Off flavor of freshly cut green apples, and / or acetic-cider / rotten apple flavor. This is a chemical that occurs normally along the fermentation process, when acetylaldehyde is processed into ethanol. But in a young, or highly alcoholic beer this conversion may not have been completed. Thus giving off the smell of fresh green apples. One problem (especially in the alcoholic beers) is the usage of a weak yeast, in ales or stouts this can be prevented by using either the Wyeast # 1056 (American), or #1084 (Irish).
Another possible problem is the ethanol becomes oxidized back to acetylaldhyde and acetic acid, which gives off the "cider" / rotten apple smell and taste. This can be prevented by allowing beer to ferment and age for a proper amount of time. Lastly, bacterial infection which, gives off the rotten apple taste, can be eliminated by using more sterile methods. Next month we'll discuss Alcoholic / Solventlike off flavors.
Astringent - A drying, puckering taste felt throughout the mouth (just like that in red wine). Can be tannin, vinegary, or tart in sensation. May also feel metallic or powdery coating of mouth.
Sources: Boiling of grain husks, fruit skins, excessive hopping, or wort trub. These characteristics are easier noticed in lighter, drier beers than in the stronger sweeter types. Tannins are the key source to eliminating this problem, and their extraction from the grain results from over crushing, overly alkaline mashes, excessive sparge water. Boiling of specialty grains releases tannins, which is why you need to withdraw them before the start of a boil.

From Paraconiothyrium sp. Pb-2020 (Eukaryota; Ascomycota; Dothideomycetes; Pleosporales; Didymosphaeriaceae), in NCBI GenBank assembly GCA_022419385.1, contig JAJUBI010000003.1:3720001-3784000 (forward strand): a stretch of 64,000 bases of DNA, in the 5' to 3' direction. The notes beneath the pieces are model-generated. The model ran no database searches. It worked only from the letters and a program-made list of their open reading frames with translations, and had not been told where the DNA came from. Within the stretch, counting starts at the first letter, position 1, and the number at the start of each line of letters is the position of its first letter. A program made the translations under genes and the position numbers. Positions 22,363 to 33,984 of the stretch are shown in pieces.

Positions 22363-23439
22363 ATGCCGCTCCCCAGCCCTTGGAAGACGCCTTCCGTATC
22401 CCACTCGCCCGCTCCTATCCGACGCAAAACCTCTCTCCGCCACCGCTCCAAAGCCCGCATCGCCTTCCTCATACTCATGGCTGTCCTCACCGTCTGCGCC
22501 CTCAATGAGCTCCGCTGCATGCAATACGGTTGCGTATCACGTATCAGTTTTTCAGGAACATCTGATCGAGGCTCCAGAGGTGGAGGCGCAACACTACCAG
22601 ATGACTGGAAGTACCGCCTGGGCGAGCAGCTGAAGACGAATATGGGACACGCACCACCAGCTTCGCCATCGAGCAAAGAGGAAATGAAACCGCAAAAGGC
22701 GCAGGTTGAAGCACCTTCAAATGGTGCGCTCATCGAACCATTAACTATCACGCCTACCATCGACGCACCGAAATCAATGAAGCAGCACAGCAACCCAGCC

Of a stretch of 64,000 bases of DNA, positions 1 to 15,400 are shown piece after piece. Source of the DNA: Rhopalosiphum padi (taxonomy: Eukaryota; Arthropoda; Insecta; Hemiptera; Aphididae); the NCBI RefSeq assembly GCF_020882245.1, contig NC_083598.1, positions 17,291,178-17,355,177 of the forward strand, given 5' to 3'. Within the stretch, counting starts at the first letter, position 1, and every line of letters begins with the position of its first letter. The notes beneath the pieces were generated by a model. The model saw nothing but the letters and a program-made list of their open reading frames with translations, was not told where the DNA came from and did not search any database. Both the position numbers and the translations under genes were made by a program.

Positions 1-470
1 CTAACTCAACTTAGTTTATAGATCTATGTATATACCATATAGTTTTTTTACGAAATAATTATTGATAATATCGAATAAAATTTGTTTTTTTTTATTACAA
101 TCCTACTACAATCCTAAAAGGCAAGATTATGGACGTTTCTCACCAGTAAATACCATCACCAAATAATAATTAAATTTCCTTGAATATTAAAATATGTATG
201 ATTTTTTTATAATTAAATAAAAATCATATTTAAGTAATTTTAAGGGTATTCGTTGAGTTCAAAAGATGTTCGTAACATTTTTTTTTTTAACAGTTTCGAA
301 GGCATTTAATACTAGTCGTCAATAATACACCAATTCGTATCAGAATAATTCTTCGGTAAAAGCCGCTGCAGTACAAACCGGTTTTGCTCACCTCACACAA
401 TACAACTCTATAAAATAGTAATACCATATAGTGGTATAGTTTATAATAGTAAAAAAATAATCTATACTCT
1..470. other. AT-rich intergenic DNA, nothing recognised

Likewise, boiling fruits release tannins. If you are using fruit in a brew, the best way to avoid astringency is to sanitize by heating up water prior to boiling (for 15 - 30 minutes). Once sanitized add fruit to fermenter several days after fermentation has occurred to allow your flavoring to be more pronounced.
Over-hopping causes excess hop oils and resins to make a brew astringent. The poor separation of krausen and the fermenting wort also are factors. All the tannins from hops and grain husks are collected in the trub and are great sources that create astringency. If you currently are not using a blow-off tube, you may want to reconsider since this is a great way to force out tannins.
Proper crushing of grains (i.e., lightly cracked but not torn, shredded,
or crushed), as well as the temperature and alkalinity of your mash and
sparge waters. Specialty grains are okay heated up but never boiled,
then removing the grain bag before boil. Avoid boiling fruits in the wort,
if you must do so limit the amount the time that skins are boiled. Avoid
over hopping (which for some of our club members will be a real challenge).
Lastly, use those blow-off tubes!!! Happy brewing,
and make sure you save a couple for me, remember the best beer out there is home brewed.
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